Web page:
Friday, August 22, 2003

Google News Poll for 8/22/2003

  This Week (8/22) Last Week (8/15)
1 Howard Dean 3830 18.3% -0.1 1 4550 18.4%
2 John Kerry 3500 16.7% +0.0 2 4120 16.7%
3 Bob Graham 2930 14.0% -1.2 3 3740 15.2%
4 John Edwards 2530 12.1% +1.1 6 2700 10.9%
5 Joe Lieberman 2360 11.3% -0.3 5 2850 11.5%
6 Dick Gephardt 2270 10.8% -1.4 4 3020 12.2%
7 Dennis Kucinich 1460 7.0% +0.4 7 1610 6.5%
8 Al Sharpton 1140 5.4% +0.1 8 1310 5.3%
9 Carol Moseley Braun 695 3.3% +0.2 9 776 3.1%
10 Wesley Clark 233 1.1%        

Since it appears increasingly likely that Gen. Wesley Clark will enter the race I decided to add him to the poll just so we can judge how his entry will, if it happens, effect his media share. As such, the inclusion of his numbers naturally drops everyone else's media share numbers. Surprisingly, considering how much chatter there is on the political blogs about his potential candidacy, his media coverage is virtually non-existent, so the impact of adding him at this point is negligible. He doesn't even pass Braun whose candidacy has been virtually non-existent for weeks now.

I expect this will change dramatically if he does enter the race, but talk about starting in a hole!

Howard Dean continues to hold the number one spot pretty firmly this week. Kerry isn't even threatening to overtake him again. I think Dean's "quoteworthy" status is cementing. I expect his numbers next week to go up even more after the Sleepless Summer Tour.

Graham and Gephardt are the two losers this week. I've suspected for some time that Graham's numbers have been artificially high (due to his position as ranking Democrat on the Senate Intelligence Committee) and I think he might finally be settling back into a position that has more bearing on his true standing in the race. Gephardt's drop is interesting because the chatter I've picked up in recent days is that he may be the only one remaining, of the declared candidates, who can stop Dean. Though I think people might be premature in writing off Kerry this soon, but his decision to announce his candidacy in South Carolina instead of Iowa, New Hampshire or Massachusetts has the air of desperation to it.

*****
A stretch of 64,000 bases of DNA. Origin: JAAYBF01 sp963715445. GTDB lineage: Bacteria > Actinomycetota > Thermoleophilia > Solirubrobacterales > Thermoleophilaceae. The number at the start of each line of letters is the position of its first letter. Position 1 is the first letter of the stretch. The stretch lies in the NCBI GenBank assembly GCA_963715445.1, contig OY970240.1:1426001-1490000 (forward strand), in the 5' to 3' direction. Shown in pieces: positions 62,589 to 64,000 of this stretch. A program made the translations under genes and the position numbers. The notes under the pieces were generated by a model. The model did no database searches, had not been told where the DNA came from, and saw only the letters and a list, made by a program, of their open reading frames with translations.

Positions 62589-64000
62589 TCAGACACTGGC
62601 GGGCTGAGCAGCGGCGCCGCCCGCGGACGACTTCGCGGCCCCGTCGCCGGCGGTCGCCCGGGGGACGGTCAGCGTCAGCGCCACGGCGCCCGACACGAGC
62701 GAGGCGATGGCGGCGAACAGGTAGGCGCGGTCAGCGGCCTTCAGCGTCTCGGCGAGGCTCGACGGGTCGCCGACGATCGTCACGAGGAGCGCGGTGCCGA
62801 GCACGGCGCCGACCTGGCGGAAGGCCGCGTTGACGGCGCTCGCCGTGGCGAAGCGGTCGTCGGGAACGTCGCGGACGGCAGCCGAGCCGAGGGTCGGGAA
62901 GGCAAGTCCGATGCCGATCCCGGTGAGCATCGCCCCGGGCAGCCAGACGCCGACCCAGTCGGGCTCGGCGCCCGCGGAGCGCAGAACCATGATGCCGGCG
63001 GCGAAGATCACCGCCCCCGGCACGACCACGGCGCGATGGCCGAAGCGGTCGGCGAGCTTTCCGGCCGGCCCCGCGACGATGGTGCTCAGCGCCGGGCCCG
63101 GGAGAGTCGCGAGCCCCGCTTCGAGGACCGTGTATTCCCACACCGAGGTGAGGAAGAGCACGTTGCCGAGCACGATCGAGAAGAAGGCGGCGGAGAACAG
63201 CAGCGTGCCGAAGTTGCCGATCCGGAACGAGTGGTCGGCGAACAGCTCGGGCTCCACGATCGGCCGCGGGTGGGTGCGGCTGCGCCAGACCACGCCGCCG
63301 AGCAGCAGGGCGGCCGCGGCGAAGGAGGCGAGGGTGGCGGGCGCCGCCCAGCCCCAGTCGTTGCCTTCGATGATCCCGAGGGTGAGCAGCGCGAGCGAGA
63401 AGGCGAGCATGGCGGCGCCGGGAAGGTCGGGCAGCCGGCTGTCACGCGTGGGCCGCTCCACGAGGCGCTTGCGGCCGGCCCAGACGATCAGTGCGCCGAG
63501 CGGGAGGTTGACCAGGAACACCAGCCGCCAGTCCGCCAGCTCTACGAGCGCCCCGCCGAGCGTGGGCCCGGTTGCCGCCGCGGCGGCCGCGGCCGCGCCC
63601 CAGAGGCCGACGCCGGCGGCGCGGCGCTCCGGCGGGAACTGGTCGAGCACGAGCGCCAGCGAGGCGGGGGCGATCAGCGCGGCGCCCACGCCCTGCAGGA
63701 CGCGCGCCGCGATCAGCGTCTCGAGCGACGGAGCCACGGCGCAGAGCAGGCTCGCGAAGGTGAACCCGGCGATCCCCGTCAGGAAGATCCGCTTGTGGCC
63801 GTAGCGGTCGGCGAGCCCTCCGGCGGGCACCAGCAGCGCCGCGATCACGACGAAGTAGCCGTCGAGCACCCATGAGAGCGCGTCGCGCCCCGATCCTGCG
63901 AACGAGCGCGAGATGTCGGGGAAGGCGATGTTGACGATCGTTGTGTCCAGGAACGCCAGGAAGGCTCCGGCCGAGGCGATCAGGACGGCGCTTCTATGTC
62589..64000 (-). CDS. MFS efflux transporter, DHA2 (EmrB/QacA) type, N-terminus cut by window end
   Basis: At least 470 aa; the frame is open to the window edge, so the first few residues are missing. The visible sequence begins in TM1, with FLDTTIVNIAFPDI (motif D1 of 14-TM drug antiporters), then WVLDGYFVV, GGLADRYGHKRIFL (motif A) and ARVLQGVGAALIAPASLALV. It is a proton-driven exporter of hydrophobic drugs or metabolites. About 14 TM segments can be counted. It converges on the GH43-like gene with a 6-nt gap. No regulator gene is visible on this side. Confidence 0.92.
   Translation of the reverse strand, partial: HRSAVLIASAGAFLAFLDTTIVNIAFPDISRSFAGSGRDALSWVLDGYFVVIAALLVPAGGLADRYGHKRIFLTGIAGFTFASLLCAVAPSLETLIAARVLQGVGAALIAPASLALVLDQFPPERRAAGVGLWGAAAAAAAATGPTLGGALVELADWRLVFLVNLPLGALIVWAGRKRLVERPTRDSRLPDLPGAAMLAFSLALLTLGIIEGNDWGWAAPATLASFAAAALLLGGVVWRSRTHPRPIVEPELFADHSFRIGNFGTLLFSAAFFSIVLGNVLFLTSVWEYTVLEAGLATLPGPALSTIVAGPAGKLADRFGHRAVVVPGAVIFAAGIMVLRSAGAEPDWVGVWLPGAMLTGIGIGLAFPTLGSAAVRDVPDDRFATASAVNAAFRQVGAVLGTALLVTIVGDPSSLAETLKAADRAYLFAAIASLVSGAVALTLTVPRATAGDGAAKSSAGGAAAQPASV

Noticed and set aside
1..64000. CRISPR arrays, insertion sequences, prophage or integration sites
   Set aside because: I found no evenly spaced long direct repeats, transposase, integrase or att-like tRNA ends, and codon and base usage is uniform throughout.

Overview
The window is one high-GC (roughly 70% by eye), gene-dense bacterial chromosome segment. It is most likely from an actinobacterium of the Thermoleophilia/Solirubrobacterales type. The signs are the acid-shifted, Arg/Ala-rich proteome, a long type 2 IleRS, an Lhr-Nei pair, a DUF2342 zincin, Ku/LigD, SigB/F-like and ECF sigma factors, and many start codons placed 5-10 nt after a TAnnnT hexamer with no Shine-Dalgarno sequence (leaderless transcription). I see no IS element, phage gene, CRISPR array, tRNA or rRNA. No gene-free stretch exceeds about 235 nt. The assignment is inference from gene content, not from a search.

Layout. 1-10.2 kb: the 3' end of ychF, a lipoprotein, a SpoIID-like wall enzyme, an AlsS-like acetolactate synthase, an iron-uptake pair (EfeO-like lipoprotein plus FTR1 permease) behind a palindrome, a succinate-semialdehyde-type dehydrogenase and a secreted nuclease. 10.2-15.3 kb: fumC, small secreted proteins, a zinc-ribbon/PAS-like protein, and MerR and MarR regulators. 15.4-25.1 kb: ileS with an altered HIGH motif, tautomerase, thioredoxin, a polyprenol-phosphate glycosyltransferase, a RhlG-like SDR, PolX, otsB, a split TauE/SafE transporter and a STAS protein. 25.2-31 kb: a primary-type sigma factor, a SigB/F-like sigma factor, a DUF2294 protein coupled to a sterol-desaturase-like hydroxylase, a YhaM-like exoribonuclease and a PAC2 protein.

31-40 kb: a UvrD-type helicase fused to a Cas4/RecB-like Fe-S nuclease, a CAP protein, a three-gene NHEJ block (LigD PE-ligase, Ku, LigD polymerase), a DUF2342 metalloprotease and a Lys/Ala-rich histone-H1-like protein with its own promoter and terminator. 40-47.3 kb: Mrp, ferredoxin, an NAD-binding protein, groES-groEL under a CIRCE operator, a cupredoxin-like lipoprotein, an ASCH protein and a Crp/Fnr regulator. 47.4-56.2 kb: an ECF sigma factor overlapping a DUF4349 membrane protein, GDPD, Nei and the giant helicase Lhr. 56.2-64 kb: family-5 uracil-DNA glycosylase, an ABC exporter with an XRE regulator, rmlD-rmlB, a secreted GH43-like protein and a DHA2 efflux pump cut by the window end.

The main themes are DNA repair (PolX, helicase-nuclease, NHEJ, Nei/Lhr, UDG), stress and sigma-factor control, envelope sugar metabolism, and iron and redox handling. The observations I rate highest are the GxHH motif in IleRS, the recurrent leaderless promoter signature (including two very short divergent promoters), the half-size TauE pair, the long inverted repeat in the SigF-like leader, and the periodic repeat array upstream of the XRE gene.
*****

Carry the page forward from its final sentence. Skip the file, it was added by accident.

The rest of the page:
Edwards got a bit of a boost this week. Possibly because of he has finally started his "run commercials late in the process and come from behind" strategy. We'll see if it pans out.

Lieberman held steady as did Kucinich, Sharpton and Braun. Of course, for the latter three that is bad news while for Lieberman is just par for the course.

(Methodology: All numbers are taken from the hit counts when searching on the Google News Service for news stories containing each candidate's name. Click on each name to rerun the search. You will get different results as the numbers are constantly changing. I make absolutely no claim that these numbers have any real meaning.)


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